Composed are types I, II, III, V of many bundled fibrils;
Type IV is not, you’ll find it in the lenses of your eyeballs.
With cross-links and a triple-helix structure as foundation,
Resilience and great tensile strength resist in deformation.
The matrix of some structures, such as those which are elastic,
Contains elastin, too, which is both yellow and fantastic.
Elastin’s charact’ristic is a stretch in two dimensions;
It will recoil when force applied refrains its course of tension.
But I digress – it’s collagen, that glycoprotein staple,
That is to be the topic of this truthful little fable.
Arranged within ground substance, they indeed go hand in hand;
Proportions of components, each, reflect tissue’s demand.
The skin, the stretchy arteries, and rigid, rugged bones,
Exemplify how ratios therewithin sport different tones.
As well, the cross-link density gives qualities, diverse,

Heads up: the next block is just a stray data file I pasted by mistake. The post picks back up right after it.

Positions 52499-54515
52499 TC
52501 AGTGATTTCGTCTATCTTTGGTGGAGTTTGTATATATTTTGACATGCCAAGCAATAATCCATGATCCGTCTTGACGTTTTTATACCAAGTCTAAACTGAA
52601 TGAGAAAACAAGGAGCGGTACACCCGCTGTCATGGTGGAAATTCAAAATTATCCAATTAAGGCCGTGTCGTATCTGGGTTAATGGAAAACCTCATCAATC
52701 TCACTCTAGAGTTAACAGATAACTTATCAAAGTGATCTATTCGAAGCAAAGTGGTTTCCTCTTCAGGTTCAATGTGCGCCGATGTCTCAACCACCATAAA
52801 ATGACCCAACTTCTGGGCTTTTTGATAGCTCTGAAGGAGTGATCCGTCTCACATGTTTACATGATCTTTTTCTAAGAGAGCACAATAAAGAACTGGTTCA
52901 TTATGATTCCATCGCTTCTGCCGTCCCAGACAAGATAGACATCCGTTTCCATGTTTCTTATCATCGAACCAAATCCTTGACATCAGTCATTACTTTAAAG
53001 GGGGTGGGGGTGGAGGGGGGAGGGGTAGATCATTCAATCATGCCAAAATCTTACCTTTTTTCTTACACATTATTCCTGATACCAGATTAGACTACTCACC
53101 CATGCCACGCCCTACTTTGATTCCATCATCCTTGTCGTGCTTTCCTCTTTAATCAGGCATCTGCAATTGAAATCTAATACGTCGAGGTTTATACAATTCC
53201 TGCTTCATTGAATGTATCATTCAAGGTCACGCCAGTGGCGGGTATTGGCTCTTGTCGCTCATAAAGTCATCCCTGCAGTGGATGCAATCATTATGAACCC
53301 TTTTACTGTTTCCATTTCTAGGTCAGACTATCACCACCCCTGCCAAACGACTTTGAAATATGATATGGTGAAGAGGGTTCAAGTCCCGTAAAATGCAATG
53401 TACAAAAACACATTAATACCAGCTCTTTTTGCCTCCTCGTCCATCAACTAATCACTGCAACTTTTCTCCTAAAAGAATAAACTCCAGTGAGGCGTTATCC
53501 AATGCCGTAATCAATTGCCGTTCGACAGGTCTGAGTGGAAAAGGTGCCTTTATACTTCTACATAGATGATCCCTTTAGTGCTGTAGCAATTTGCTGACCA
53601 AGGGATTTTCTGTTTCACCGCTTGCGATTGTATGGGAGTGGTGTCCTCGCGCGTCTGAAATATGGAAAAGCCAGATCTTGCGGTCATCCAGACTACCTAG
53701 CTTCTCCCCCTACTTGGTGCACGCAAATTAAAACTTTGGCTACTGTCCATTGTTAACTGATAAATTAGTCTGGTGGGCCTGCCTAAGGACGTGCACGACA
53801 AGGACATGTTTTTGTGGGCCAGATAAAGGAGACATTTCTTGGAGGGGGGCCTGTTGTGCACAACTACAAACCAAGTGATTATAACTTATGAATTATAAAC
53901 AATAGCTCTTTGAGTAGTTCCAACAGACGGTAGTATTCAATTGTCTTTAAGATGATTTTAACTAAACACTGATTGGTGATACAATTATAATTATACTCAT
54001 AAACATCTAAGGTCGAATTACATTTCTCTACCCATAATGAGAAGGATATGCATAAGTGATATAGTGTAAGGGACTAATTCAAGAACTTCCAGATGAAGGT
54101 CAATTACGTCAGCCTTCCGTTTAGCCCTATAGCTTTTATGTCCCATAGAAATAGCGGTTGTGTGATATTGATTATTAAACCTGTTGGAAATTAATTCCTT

(And genes inform their numbers, so there’s no need to rehearse.)
Said cross-links come in bundles, which are random in the skin,
And sheet-like in the vessels, though those really are quite thin.
In tendons, they are parallel, so neatly they’re aligned,
This anchors muscles, which contract; their range thus is defined.
Stability, perhaps, is both its downfall and its boon,
For turnover does not occur, and won’t, anytime soon.
The consequence is that, when damage happens to these tissues,
The cross-links, once so strong, go all awry, and cause some issues.
The collagen that’s been messed-up will, in due time, degrade,
And under good conditions, be remodel’d and remade.
The fibrils will reorganize; most should attempt repair,
And properly directed force should be applied, with care.
Dynamic are the tissues that connect us through and through;
Foremost, know “form is function” — it’s what collagen knows, too.